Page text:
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    • Frequently Asked Questions About Celiac Disease   09/30/2015

      This FAQ on celiac disease will guide you to all of the basic information you will need to know about the disease, its diagnosis, testing methods, a gluten-free diet, etc.   Subscribe to FREE email alerts What are the major symptoms of celiac disease? Celiac Disease Symptoms What testing is available for celiac disease? - list blood tests, endo with biopsy, genetic test and enterolab (not diagnostic) Celiac Disease Screening Interpretation of Celiac Disease Blood Test Results Can I be tested even though I am eating gluten free? How long must gluten be taken for the serological tests to be meaningful? The Gluten-Free Diet 101 - A Beginner's Guide to Going Gluten-Free Is celiac inherited? Should my children be tested? Ten Facts About Celiac Disease Genetic Testing Is there a link between celiac and other autoimmune diseases? Celiac Disease Research: Associated Diseases and Disorders Is there a list of gluten foods to avoid? Unsafe Gluten-Free Food List (Unsafe Ingredients) Is there a list of gluten free foods? Safe Gluten-Free Food List (Safe Ingredients) Gluten-Free Alcoholic Beverages Distilled Spirits (Grain Alcohols) and Vinegar: Are they Gluten-Free? Where does gluten hide? Additional Things to Beware of to Maintain a 100% Gluten-Free Diet Free recipes: Gluten-Free Recipes Where can I buy gluten-free stuff? Support this site by shopping at The Store. For Additional Information: Subscribe to: Journal of Gluten Sensitivity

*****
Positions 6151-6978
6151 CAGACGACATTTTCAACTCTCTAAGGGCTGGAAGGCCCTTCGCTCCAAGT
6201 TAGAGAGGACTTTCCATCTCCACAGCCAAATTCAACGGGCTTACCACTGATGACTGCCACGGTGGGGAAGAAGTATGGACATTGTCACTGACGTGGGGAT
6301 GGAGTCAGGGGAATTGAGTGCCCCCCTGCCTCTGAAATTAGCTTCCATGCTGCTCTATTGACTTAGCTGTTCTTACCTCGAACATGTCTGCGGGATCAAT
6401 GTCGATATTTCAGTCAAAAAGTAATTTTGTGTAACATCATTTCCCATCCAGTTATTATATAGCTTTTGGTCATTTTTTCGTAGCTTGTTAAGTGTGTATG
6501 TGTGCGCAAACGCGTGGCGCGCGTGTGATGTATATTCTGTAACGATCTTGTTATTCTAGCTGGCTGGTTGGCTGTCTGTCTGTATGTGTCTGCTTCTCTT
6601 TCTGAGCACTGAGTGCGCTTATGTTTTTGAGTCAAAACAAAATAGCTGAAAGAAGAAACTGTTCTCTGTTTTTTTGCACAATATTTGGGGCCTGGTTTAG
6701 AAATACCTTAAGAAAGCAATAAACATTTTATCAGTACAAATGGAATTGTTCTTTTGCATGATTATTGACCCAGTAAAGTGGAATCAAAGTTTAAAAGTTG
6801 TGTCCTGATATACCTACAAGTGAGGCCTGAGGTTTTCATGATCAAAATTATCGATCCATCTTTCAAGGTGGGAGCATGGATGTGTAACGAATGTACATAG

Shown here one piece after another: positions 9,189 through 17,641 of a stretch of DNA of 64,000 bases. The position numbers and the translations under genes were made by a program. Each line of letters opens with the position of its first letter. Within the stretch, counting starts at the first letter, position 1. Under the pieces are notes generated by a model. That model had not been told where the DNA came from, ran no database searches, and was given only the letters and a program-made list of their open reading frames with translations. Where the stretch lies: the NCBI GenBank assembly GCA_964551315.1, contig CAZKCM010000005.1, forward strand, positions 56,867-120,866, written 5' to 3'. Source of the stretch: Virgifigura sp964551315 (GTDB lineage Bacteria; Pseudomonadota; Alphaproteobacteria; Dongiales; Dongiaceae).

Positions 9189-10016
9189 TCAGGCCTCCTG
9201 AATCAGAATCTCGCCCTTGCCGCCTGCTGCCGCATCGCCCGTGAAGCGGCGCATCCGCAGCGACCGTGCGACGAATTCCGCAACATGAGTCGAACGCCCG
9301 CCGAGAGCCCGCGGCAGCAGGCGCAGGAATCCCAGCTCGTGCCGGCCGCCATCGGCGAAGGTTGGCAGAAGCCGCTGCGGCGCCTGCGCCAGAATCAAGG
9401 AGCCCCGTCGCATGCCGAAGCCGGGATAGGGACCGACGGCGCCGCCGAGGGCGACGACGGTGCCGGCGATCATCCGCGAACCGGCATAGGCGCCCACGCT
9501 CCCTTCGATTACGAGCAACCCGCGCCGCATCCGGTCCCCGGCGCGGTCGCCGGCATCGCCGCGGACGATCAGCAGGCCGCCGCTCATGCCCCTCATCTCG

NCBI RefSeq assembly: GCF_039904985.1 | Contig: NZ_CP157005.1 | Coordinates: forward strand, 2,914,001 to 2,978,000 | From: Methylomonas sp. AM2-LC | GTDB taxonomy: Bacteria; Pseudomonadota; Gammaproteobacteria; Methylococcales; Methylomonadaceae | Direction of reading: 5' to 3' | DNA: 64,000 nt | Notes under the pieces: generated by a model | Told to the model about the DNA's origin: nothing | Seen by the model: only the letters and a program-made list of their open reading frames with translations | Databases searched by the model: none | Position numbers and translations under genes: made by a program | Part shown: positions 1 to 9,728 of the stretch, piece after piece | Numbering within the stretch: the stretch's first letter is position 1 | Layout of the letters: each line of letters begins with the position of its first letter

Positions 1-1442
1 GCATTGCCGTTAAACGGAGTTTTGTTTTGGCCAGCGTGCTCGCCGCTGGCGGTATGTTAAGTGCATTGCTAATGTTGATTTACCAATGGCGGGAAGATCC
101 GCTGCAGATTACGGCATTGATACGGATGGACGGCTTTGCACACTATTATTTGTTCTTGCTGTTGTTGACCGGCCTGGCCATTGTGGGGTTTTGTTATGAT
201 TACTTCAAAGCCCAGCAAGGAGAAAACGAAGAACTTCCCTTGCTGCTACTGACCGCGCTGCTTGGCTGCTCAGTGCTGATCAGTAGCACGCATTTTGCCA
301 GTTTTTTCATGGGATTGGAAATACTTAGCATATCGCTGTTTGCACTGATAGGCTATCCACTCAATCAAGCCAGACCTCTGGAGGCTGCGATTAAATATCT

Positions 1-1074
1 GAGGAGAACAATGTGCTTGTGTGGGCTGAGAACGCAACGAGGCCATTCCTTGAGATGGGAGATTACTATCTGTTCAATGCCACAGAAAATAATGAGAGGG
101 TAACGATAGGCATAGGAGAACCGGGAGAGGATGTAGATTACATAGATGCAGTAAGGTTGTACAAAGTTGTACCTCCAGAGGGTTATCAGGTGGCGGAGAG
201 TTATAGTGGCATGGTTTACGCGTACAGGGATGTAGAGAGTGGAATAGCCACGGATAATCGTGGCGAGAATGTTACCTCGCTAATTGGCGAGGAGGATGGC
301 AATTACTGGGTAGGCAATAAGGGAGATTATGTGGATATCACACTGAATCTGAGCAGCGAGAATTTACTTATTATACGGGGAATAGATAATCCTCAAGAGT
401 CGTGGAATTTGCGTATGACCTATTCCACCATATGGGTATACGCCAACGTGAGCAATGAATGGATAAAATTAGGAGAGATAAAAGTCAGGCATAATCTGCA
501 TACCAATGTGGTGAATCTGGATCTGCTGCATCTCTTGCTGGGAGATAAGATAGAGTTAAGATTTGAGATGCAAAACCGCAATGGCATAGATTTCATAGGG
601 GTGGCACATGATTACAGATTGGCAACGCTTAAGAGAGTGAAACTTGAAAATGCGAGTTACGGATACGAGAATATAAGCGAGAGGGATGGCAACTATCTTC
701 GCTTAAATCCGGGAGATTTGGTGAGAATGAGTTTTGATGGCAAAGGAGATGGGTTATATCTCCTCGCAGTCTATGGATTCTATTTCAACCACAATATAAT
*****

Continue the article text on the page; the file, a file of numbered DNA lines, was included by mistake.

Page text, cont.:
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About Mennoknight

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  1. The elimination diets I've done are of both kinds; I've avoided particular foods (usually common allergens) for some weeks at a time to see if I improve, and I've also done highly restrictive, generally all very basic foods diets for a few weeks at a time. I've never gone a month, so maybe I need to try that. Nothing has helped. So here are some difficulties I run into in my mind: I don't have any digestive issues at all, just constant pain. It doesn't seem to worsen when I eat particular foods or even really go down, except very slowly in the 8 months since I stopped eating gluten. If my pain is decreasing naturally (just far too slowly), wouldn't that suggest that I don't have a food sensitivity keeping it up? Also, if practically any food could be the culprit and there are likely multiple culprits, isn't it almost impossible? To truly figure out based on some things I read on this forum, I'd need to eat only five foods for a month or so, and since presumably any one or two of those could complicate things for me, I'd need to try a different five foods for another month or so, and maybe even either 1. use fewer foods or 2. systematically mix and match other foods to make sure I've tried only eating small numbers of combinations of foods for long periods of time. I don't know, I guess it just feels like it's hopeless once I get anywhere past the challenge of only eating vegetables for several weeks. In any case, how often do food sensitivities lead to permanent, stable, high levels of pain, rather than either digestive issues or other short-burst side effects? I see that everyone has these sensitivities, but people say so little about the symptoms. Thanks for the answers, your experiences are really interesting to learn from.